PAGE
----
The other day I mentioned that we recently allowed both kids to join Instagram, with certain provisions. It was Riley that initiated the request, and she has jumped in with both feet, instantly connecting with dozens of classmates and peers. We were surprised that Ryan was so enthusiastic about the idea as well, but a couple of weeks in, it’s obvious why.
He has connected with most of his school buddies and hockey teammates. The other day I was perusing his feed (part of the terms under which we allowed both kids to join the social network) when I saw the shot above.
In one moment the picture made me stop, smile and appreciate where we are, while at the same time validating the decision to allow Ryan on Instagram. It is a slightly out-of-focus selfie of Ryan and two of his teammates in the locker room after open hockey on Saturday night. Ryan is sweaty, but clearly smiling. He is clowning with one of his friends, who is pretending to punch him in the head, while the other crowds into the frame.
Ryan captioned it “with the boys,” before adding a hash tag with the name of our town at the suggestion of one of the friends.
“With the boys,” represents so much more than three simple words may suggest. It means connection, a feeling of belonging and understanding of his surroundings.
Lest you think I’m reading too much into it, let me explain. Hockey players call each other “boys” all the time. Every time the NHL puts mics on players, what comes back is an endless stream of exaltations from the bench that are some variation of the following:
“Let’s go boys!”
“Skate hard now boys!”
“That’s the way boys!”
So I suspect it’s no accident that Ryan captioned his photo “with the boys,” because that’s exactly what the photo depicts.
Beyond that, the photo represents connection. The two other people in the picture are teammates, yes, but they have become genuine friends. They have been to our house numerous times. So to see Ryan, when he’s supposed to be hustling to change and get his butt outside to the car where I’m waiting to pick him up, stop to take a photo with his, yes, genuine friends is one of those Not Little Things we love to talk about here.
Ryan has never been much for photography, and the few occasions when he did take pictures were very poignant ones. But being on Instagram has given him the impetus to take more pictures, and I’m glad. Even though I once speculated that the reason he didn’t take pictures might have to do with a photographic memory, I’m very happy that he will have some digital reminders of this period in his life and this connection with these peers. These friendships were hard-forged and are the product of lots of development and hard work. I love to see them documented in this way.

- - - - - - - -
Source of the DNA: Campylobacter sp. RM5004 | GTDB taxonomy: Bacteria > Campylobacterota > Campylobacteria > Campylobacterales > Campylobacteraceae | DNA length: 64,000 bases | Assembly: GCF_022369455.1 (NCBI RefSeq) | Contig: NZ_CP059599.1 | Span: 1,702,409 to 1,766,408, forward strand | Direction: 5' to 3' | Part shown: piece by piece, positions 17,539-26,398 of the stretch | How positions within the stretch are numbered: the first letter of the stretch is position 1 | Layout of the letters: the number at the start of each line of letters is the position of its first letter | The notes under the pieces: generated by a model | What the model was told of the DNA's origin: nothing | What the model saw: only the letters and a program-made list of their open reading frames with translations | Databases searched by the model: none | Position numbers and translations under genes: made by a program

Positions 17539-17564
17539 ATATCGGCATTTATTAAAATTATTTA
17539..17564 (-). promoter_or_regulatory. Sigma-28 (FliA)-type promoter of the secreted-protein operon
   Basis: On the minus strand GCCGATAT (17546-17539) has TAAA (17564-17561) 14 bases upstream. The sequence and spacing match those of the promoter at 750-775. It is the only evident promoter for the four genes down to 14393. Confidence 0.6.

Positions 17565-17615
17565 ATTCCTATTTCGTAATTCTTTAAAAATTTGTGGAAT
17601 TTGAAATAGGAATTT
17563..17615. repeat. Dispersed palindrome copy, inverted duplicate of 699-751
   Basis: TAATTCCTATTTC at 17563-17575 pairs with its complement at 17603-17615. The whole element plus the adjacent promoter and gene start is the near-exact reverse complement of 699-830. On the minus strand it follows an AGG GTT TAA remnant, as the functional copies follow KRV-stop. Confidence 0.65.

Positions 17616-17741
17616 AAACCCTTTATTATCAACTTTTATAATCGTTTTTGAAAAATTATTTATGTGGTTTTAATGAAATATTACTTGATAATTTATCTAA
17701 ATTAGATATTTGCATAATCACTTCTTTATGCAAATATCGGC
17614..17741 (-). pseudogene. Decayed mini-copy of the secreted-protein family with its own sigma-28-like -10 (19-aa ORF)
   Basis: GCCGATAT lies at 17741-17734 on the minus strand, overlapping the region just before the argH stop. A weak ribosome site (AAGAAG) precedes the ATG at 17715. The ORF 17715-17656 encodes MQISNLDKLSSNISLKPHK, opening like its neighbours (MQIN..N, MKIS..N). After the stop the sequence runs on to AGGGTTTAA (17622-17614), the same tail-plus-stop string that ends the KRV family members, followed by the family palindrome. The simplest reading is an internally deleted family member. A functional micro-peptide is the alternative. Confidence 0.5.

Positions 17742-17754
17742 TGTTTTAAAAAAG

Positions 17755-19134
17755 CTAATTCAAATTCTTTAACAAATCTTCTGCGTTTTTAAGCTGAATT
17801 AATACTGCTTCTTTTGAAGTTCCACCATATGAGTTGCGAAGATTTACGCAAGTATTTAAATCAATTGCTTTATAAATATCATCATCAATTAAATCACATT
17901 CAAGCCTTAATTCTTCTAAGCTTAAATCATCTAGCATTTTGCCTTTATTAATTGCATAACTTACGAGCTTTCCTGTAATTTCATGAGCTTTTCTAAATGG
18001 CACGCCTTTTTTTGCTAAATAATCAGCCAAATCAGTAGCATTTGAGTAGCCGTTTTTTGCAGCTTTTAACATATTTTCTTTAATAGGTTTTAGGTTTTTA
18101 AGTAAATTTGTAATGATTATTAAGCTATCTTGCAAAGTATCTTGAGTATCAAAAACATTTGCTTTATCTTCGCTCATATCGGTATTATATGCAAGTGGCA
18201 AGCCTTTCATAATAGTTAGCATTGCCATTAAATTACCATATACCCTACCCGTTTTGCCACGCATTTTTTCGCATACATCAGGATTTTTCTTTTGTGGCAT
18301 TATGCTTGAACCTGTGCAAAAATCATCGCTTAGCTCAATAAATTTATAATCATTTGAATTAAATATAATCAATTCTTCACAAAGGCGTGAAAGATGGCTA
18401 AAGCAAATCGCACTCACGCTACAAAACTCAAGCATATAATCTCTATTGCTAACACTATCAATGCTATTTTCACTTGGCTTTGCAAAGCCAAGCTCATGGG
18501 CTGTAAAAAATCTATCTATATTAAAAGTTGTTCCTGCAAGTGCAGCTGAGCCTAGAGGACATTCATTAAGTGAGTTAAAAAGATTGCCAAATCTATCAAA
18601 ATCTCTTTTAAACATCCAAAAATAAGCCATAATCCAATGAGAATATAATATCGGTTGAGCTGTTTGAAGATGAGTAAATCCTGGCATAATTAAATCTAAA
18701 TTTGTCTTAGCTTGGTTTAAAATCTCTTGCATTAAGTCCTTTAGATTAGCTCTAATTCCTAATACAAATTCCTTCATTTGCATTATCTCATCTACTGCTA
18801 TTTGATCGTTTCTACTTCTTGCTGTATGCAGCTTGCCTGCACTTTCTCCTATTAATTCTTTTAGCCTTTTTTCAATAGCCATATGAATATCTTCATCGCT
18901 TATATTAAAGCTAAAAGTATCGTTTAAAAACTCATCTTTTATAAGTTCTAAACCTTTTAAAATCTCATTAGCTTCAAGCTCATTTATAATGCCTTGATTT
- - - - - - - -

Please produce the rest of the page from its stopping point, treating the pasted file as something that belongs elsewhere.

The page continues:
A sweaty selfie was not Ryan’s only contribution to Instagram this week. In between shots of various hockey games (he pauses the TV and photographs the screen as a way of sharing the game he’s watching), I found the following. Ryan attempted a similar “artsy” shot when he first got his Instagram account, but it was too dark. This time he lit it much better, and even applied a filter.
The picture is another selfie, taken from the floor, looking up at Ryan as he practices his stickhandling in the basement. I asked him how he took it.
“With my toe,” he answered.
I had to admire his creativity, and I love this caption as well. “Got em nice toedrag,” has the slangy ring of Instagram-speak and also makes a pun-ish allusion to how he took the photo (with his toe, and a “toe-drag” is a hockey stickhandling maneuver).
I never would have figured Ryan for such artistic expression. I’m excited to see what he comes up with next.
I will remain vigilant about both kids’ activities on Instagram. But so far, it is going well. Ryan proudly tells us each time he forges a new connection with a teammate or classmate. Riley helps him with things like filters, hash tags and Instagram lingo.
Social media may have its downsides, but it also can serve as a bridge to social connection, particularly when forming those initial connections is difficult, as it has always been for Ryan. That is proving to be the case with Ryan and his collection of friends.